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Nuclear Issue To Be Focus Of Six-Power Iranian Talks


A senior U.S. government official says the nuclear issue will be the focus of talks when the five permanent members of the U.N. Security Council and Germany meet Iranian representatives Thursday in Geneva. These will be the first negotiations for a year between Iran and the so-called P5+1, which includes the United Kingdom, China, France, Russia, the United States - plus Germany.

This will be the first time the United States will be involved as a full participant in a P5+1 meeting with Iran. It also will be the first time the United States will negotiate face-to-face with Iranian officials in 30 years.

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A senior U.S. government official, who does not wish to be named, says Iran's nuclear program is of great concern and will be the focus of discussions. The United States and other Western powers suspect Iran is developing nuclear weapons.

Iran says its uranium-enrichment program is for peaceful purposes only.

The U.S. official says Iran has the right to pursue a peaceful nuclear program, but says its credibility is very low, especially since the discovery of a secret uranium-enrichment facility near the Holy city of Qom. He says Iran will have to come clean before it can be considered an honest partner in these negotiations.

The Director for International Governance at the Graduate Institute for International Development Studies in Geneva, Daniel Warner, agrees. He tells VOA Iran will have to work hard to restore its credibility.

"The terrible thing about the discovery of the second plant that came up - we think that perhaps the West knew of this before - is that it shows that Iran cannot be trusted. And, any negotiation begins from transparency and confidence-building measures and when they sit down at the table in Geneva, it will be difficult for the five members of the Permanent Security Council and Germany to look at Iran and say, 'How can we believe that what you are saying will be true," he said.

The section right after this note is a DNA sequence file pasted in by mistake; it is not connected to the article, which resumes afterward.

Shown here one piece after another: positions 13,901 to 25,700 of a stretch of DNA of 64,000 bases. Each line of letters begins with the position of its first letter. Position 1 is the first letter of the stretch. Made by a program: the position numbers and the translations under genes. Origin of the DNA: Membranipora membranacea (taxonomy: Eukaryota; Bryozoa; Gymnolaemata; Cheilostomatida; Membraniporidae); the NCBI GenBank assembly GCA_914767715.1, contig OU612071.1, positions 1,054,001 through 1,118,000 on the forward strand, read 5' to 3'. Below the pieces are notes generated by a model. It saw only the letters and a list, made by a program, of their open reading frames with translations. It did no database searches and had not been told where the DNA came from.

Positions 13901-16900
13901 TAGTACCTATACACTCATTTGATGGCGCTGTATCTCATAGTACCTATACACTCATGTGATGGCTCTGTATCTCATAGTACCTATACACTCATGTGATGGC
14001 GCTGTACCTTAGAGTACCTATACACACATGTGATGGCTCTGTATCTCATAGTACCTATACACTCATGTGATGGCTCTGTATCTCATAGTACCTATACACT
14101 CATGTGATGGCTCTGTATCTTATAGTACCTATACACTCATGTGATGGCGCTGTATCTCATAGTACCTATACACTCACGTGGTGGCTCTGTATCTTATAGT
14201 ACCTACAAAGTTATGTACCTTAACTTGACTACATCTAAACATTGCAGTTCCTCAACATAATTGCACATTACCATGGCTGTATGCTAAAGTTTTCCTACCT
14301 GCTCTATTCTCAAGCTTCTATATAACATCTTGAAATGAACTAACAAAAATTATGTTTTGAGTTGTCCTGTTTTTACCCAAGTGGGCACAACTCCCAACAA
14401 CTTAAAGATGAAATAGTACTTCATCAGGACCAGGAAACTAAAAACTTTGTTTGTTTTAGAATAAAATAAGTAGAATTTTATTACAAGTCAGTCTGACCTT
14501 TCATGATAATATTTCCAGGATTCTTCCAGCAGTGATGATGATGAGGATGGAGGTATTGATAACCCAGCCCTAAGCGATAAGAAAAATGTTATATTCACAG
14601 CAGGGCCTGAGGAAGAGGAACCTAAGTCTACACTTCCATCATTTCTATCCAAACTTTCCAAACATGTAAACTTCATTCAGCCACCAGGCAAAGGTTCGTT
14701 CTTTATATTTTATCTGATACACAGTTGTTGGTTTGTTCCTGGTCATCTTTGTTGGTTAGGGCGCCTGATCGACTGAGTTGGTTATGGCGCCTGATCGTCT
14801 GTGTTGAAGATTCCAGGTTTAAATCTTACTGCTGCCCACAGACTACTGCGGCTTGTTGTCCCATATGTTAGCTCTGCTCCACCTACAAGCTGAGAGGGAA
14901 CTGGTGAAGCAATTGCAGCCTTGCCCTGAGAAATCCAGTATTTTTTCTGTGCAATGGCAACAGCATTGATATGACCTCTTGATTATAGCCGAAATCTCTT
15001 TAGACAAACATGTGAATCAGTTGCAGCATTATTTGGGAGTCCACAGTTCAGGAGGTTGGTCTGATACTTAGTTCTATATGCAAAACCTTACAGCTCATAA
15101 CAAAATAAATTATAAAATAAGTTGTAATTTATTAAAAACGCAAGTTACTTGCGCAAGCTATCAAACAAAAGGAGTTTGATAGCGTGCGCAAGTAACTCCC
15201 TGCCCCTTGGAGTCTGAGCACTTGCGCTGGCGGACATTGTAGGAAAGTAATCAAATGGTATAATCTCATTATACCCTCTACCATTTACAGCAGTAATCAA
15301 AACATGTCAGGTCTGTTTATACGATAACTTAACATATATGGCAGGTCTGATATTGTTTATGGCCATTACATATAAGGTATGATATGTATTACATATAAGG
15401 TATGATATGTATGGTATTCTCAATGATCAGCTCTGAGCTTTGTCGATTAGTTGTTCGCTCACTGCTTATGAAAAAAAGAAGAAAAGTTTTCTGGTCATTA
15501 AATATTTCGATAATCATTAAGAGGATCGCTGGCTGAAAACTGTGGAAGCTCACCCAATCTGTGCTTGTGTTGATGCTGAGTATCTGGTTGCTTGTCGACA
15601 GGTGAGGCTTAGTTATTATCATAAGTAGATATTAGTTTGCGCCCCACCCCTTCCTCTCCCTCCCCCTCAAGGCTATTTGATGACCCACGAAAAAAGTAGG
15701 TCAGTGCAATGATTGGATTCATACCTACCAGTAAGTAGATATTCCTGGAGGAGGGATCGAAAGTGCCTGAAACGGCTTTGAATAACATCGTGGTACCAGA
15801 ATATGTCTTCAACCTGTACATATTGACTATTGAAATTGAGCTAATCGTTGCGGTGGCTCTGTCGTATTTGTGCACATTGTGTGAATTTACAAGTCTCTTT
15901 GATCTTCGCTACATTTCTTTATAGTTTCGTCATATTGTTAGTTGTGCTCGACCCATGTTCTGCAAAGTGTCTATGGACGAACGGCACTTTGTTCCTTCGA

Teheran says it is talking with the International Atomic Energy Agency to set a timetable for inspection of the site.

Another U.S. official says it is unlikely that Iran would have built a covert site for civilian purposes.

Warner says it is not easy to negotiate with the Iranians. "There are people who will say that the Iranians will drag out the negotiations as they have done in the past in order to have more time to further develop their nuclear weapons or the nuclear enrichment. That needs to be seen. But, they negotiate quite differently from the logical paradigms that we use in the West. So, nothing spectacular will happen. If they agree to meet again and if they have a clear agenda, I think that will already be something positive," he said.

The U.S. official says everyone needs to see practical steps and measurable results, and they need to see them quickly.

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